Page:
Lipolysis of triglyceride-rich lipoproteins, vascular inflammation, and atherosclerosis

Eric A. Schwartz, Peter D. Reaven

Research output: Contribution to journalReview articlepeer-review

56 Scopus citations

Abstract

Epidemiological and interventional studies have implicated elevated triglyceride-rich lipoprotein (TGRL) levels as a risk factor for cardiovascular disease and vascular inflammation, though the results have not been entirely consistent. This appears particularly relevant in model systems where the lipolysis occurs in the setting of established inflammation (e.g., in pre-existing atherosclerotic plaques), rather than in the tissue capillary beds where lipolysis normally occurs. Two main mechanisms seem to link TGRL lipolysis to vascular inflammation. First, lipolysis of TGRL leaves behind partially lipolyzed remnant particles which are better able to enter the vessel wall than nascent TGRL, have a rate of egress substantially lower than their rate of entry, and contain 5-20 times more cholesterol per particle than LDL. Furthermore, remnants do not require oxidation or other modifications to be phagocytized by macrophages, enhancing foam cell formation. Second, saturated fatty acids and oxidized phospholipids released by lipolysis induce inflammation by activating Toll-like receptors of the innate immune system, via oxidative stress, or by greatly amplifying existing pro-inflammatory signals (caused by subclinical endotoxemia) via mitogen-activated protein kinases. However, n-3 and unbound n-9 unsaturated fatty acids released by lipolysis have anti-inflammatory effects. Thus, the contribution of TGRL lipolysis to inflammation likely depends less on the TGRL concentration than on the balance between pro- and anti-inflammatory factors, and on the setting in which the lipolysis occurs. In the setting of the typical "Western" diet, enriched in saturated and oxidized fatty acids and excessive in size, this balance is likely to be tilted towards increased vascular inflammation and atherosclerosis. This article is part of a Special Issue entitled Triglyceride Metabolism and Disease.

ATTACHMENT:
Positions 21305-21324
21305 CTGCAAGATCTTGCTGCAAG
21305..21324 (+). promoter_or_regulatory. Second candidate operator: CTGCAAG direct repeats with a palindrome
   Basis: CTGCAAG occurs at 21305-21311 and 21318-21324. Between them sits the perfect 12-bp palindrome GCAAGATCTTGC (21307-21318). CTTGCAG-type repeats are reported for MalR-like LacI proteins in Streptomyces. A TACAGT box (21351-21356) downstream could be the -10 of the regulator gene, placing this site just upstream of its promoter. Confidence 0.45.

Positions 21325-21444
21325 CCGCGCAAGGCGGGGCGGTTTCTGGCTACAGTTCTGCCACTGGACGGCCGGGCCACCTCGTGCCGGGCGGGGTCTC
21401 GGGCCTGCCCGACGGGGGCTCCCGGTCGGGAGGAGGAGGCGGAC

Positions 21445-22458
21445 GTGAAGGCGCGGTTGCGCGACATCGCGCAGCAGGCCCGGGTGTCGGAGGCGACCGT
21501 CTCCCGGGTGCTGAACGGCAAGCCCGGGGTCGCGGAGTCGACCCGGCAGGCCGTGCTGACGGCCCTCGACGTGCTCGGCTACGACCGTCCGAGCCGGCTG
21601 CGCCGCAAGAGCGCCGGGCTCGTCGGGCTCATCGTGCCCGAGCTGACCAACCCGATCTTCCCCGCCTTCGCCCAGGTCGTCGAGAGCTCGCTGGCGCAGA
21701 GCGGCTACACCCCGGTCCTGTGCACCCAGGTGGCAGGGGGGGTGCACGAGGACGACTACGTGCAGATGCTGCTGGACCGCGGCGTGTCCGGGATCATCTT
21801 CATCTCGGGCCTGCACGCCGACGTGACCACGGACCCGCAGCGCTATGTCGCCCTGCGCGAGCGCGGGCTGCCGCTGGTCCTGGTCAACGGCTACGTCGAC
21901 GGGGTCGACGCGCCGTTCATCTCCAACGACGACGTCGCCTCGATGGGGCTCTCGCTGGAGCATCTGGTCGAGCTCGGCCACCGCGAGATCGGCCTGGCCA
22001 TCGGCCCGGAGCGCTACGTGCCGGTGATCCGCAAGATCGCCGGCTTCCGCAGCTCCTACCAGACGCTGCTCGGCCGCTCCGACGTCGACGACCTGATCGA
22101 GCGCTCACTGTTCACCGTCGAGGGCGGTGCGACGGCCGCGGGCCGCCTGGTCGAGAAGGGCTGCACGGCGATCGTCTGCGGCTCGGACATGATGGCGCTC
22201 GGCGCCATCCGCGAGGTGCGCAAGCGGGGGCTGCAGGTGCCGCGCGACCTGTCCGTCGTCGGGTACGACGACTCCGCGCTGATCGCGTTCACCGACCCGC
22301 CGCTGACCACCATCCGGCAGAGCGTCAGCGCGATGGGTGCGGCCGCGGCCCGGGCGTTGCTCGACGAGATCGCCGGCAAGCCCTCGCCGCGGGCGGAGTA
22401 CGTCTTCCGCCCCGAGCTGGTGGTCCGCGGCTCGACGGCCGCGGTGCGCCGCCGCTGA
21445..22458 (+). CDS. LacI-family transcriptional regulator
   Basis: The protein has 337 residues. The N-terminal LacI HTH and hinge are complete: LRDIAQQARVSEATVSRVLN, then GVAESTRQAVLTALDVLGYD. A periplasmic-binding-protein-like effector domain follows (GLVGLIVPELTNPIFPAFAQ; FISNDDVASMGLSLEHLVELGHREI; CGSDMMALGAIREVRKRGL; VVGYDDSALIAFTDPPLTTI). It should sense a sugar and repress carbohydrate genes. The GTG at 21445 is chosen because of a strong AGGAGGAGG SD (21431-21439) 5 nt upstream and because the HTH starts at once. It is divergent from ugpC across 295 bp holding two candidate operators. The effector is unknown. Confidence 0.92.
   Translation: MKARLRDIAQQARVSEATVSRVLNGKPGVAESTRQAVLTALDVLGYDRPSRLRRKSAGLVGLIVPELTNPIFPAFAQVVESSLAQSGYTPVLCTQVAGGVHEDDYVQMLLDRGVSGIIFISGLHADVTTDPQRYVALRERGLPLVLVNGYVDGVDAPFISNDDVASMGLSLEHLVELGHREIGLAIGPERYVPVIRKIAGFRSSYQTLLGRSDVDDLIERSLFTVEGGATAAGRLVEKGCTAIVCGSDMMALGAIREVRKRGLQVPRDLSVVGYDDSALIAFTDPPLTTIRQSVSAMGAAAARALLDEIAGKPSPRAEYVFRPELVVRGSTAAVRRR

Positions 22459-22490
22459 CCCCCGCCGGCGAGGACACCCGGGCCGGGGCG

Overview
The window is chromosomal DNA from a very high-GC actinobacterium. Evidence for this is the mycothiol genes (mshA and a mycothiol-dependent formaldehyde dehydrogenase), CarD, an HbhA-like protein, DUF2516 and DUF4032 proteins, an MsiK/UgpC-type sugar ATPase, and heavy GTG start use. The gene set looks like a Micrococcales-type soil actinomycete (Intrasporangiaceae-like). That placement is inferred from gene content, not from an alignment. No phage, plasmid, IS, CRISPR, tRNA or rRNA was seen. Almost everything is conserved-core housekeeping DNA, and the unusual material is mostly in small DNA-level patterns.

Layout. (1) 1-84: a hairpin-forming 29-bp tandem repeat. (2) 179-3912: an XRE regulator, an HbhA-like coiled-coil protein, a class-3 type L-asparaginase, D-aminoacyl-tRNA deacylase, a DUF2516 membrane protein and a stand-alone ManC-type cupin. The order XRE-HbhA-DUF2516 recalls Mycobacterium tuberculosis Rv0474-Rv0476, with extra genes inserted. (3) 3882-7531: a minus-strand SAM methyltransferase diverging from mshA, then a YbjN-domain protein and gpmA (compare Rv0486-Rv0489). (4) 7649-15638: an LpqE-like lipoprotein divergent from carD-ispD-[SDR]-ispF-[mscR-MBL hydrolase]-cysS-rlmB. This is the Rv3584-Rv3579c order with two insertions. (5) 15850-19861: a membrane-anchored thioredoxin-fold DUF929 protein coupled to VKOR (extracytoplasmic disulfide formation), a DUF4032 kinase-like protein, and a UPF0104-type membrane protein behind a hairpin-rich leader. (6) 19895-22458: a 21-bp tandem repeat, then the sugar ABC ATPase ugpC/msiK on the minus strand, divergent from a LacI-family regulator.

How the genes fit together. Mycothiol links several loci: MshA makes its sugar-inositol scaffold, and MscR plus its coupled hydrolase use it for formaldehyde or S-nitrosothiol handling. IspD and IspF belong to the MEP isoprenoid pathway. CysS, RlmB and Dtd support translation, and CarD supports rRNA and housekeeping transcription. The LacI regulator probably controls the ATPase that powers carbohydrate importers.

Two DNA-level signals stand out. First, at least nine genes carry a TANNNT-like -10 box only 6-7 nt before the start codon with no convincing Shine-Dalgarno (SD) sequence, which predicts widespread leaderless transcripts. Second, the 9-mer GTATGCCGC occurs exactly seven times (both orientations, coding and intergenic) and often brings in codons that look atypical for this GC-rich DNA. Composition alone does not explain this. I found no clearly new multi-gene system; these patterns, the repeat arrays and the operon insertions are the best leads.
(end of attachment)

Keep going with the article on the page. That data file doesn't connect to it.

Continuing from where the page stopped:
Original languageEnglish (US)
Pages (from-to)858-866
Number of pages9
JournalBiochimica et Biophysica Acta - Molecular and Cell Biology of Lipids
Volume1821
Issue number5
DOIs
StatePublished - May 1 2012
Externally publishedYes

Keywords

  • Atherosclerosis
  • Chylomicrons
  • Free fatty acids
  • Lipoprotein lipase
  • Remnant-like particles
  • VLDL

ASJC Scopus subject areas

  • Molecular Biology
  • Cell Biology

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